By Victor Cha, Special to CNN
Editor’s note: Victor Cha is a professor at Georgetown University, senior adviser for Asia at CSIS in Washington D.C., and author of Beyond the Final Score: The Politics of Sport in Asia. The views expressed are his own.
In August 1964, a nineteen-year-old track athlete ascended the long flight of stairs to light the stadium flame that would signal the start of the Olympic Games. The young man, Yoshinori Sakai, was born the day the United States dropped the atomic bomb on Hiroshima in 1945. There could not have been a more powerful way to demonstrate how the Tokyo Olympics marked the death of wartime Japan, and the re-birth and re-emergence of the country on the international stage as an advanced industrial democracy.
Japan’s hosting of the 2020 Summer Olympics will be no less significant. In 1964, Tokyo stood as the first Asian site in the Olympic era. While many Olympics have since come to Asia (Sapporo, Japan in 1972, Nagano, Japan in 1998, Seoul in 1988, Beijing in 2008, Pyeongchang, Korea in 2018) it will have become the first Asian city to host the mega-event for a second time.
While offering the Olympics to a young, vibrant Muslim country for the first time (Turkey) would have been cool, the International Olympic Selection Committee’s choice of Tokyo seemed well-advised. Japan’s technical bid was the strongest and the most realistically priced (at $6 billion to $8 billion, versus Turkey at an extravagant $19 billion and Madrid at a paltry $2 billion). Experience was on Japan’s side, having hosted three previous Winter and Summer Olympics. Tokyo also offered a stable political environment, compared with Istanbul, for example, which borders the conflict in Syria. And, unlike the other two, Japanese world class athletes had not suffered from recent doping scandals.
But more than this, the International Olympic Committee’s anointing of Japan fits the narrative that “Japan is back.” This mantra, first espoused by Prime Minister Shinzo Abe at a speech in Washington DC in February, means that after almost two decades of economic stagnation, political malaise, and weak leadership that put Japan teetering on the brink of has-been status, it is returning to prominence on the world stage. The globe’s third largest economy is experiencing real growth for the first time in years. It has a prime minister who will likely stay in office for at least a couple of years (compared with the revolving door of incompetents that preceded him). It is seeking greater military authorities commensurate with its economic strength, and its youth, for the first time in a long time, identify with pride with a bright future for the country.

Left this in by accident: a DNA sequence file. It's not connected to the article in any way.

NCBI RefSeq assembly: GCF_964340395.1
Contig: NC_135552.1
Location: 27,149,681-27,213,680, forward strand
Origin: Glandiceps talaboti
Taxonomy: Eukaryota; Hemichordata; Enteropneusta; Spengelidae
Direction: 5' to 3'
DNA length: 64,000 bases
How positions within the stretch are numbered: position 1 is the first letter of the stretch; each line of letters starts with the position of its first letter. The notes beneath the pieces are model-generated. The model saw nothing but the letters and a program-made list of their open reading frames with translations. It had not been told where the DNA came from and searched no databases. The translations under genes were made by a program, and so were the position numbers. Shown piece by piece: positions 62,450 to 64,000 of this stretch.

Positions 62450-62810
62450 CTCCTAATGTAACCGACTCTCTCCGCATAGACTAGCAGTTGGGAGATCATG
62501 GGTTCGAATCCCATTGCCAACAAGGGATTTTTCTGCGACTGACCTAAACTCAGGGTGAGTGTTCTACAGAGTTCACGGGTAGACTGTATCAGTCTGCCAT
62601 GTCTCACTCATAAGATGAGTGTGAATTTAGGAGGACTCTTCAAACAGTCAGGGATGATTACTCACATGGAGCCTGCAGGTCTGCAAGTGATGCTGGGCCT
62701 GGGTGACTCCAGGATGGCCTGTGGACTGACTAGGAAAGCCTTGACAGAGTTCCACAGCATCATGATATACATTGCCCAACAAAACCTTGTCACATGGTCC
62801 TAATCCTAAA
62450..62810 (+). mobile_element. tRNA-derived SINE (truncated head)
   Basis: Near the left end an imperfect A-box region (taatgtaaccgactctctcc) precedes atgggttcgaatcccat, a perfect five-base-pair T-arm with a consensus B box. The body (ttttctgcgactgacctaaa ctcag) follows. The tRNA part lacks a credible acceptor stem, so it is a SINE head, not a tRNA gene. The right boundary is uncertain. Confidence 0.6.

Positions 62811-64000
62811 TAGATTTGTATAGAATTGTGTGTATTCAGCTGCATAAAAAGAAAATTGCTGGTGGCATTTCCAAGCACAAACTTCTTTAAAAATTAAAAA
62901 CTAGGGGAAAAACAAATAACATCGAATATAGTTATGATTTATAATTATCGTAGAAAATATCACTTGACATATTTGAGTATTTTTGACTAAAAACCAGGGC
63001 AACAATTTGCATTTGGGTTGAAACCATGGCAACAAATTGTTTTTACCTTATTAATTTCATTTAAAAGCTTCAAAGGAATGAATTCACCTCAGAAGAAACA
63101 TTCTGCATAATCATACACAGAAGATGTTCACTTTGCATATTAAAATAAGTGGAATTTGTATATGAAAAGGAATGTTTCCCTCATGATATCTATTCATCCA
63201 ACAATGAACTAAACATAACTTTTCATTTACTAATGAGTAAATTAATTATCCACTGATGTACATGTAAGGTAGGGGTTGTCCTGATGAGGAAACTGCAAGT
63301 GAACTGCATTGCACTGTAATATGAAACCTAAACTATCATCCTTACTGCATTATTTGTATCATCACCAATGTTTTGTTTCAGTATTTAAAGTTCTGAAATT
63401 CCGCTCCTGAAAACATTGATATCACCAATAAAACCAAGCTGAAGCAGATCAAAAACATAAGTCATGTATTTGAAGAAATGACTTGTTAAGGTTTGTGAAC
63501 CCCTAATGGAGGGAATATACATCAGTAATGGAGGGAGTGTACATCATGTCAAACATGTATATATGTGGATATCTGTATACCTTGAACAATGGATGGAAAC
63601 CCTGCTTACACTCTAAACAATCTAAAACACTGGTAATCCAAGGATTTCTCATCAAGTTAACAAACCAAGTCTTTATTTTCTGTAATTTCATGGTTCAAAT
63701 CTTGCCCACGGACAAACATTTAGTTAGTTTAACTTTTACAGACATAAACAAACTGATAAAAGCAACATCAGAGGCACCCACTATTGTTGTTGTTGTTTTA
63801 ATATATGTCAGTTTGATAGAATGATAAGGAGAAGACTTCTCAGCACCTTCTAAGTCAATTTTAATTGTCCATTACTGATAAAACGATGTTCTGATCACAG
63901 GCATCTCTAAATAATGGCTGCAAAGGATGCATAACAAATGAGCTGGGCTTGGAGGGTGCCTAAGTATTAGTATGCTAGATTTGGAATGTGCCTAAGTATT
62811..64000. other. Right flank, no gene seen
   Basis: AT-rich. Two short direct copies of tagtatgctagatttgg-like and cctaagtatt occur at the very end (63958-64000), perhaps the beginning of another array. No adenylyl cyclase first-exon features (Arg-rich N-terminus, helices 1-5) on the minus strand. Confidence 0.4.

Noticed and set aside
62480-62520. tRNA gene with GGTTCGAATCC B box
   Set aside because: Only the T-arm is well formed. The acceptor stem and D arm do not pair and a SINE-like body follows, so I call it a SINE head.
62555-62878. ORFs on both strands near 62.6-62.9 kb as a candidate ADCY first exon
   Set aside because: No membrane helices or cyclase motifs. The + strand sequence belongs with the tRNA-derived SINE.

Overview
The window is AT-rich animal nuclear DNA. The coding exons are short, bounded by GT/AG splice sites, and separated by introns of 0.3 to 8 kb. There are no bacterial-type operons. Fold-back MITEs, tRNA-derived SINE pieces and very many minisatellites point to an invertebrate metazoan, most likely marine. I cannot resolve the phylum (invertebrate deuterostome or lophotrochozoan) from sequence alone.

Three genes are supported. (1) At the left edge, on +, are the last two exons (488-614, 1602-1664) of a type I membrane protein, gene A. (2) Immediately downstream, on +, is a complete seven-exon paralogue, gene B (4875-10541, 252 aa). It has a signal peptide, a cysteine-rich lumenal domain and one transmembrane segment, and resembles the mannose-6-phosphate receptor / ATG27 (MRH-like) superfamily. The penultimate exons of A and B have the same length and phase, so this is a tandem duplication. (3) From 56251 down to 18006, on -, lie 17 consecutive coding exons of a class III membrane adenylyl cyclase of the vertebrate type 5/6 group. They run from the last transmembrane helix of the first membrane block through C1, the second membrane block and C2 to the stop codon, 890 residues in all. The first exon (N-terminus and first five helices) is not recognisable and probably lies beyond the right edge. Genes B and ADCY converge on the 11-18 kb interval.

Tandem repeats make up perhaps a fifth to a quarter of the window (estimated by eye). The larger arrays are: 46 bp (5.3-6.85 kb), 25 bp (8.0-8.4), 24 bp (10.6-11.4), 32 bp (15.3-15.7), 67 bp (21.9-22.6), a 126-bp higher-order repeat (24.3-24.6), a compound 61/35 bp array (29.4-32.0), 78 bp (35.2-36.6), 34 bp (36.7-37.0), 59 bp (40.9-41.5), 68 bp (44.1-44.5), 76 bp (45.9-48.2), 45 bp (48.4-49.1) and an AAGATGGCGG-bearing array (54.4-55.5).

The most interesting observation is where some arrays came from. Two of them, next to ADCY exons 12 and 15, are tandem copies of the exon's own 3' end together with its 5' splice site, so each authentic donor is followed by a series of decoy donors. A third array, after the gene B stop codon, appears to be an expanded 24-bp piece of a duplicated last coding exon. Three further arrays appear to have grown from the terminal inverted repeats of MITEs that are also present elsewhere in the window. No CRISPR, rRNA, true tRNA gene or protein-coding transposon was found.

Olympics have a way of benchmarking a country’s development. In 1964, the country worked at a feverish pace to build the elevated highways, five-star hotels, and bullet train system that we today associate with modern Tokyo. The entire population focused on putting their best foot forward to host the world. There undeniably will be the same sense of purpose for 2020. If March 2011 marked the country and people’s lowest point after the devastation of the tsunami, earthquake, and nuclear meltdown at Fukushima, the opening ceremony of the 2020 Games will be the country’s calling to show its full recovery to itself and to the world. That is what Olympics do. They compel countries to fulfill not just their athletic potential, but also their national aspirations in the compressed time period it takes to prepare for the games.
In the countdown to 2020, there will be many questions about whether Japan will be prepared to host the spectacle that the Olympics have become. After all, they are not planning to spend the $40 billion that the Chinese spent in 2008 to host in Beijing. The same questions abounded in 1964, but Japanese meticulousness answered them all. Every stadium was operating. Every signboard was painted. Every piece of scaffolding was removed. Even a wholesale refitting of every hotel with imported bed frames to accommodate Western-sized bodies was completed on schedule (Japanese bed makers did not produce the larger size).
The bigger question is whether Japan as a nation will be ready. Will so-called “Abenomics,” which has created growth thus far through monetary easing, have successfully laid the groundwork for the structural and regulatory reforms essential to put the economy on a healthy footing? Will the radiation leakages at the Fukushima-Daiichi nuclear complex have been permanently stopped? Will tensions with China over historical and territorial issues have inflamed further or been resolved peacefully? Will Japanese society have accepted the need to remedy its labor shortage with integration of women and immigrants in the workforce?
In this sense, the Olympics pose a challenge for Japan – not just for its athletes, but for the nation and its leaders to demonstrate that it has answers to these and other questions about the nation’s future. Because on the evening of the opening ceremonies seven years from now, the world will want to embrace a Japan that “is back.” The clock starts now.